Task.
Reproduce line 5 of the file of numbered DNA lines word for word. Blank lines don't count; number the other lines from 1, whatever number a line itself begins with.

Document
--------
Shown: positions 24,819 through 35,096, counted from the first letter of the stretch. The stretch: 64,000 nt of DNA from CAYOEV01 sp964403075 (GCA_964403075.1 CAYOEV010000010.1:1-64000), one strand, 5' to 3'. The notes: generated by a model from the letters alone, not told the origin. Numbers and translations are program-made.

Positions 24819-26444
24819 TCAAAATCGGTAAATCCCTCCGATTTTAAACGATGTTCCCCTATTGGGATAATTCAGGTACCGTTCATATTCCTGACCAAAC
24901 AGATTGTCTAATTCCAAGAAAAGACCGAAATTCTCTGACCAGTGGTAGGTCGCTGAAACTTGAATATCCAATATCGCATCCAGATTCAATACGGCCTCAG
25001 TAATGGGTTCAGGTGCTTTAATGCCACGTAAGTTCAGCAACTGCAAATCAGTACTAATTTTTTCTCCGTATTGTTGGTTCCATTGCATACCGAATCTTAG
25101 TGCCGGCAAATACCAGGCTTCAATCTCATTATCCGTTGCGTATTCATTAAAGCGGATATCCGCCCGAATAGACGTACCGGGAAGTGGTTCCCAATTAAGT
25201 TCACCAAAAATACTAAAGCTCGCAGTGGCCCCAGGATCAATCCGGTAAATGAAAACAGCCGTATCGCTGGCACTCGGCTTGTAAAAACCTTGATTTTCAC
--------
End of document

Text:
25001 TAATGGGTTCAGGTGCTTTAATGCCACGTAAGTTCAGCAACTGCAAATCAGTACTAATTTTTTCTCCGTATTGTTGGTTCCATTGCATACCGAATCTTAG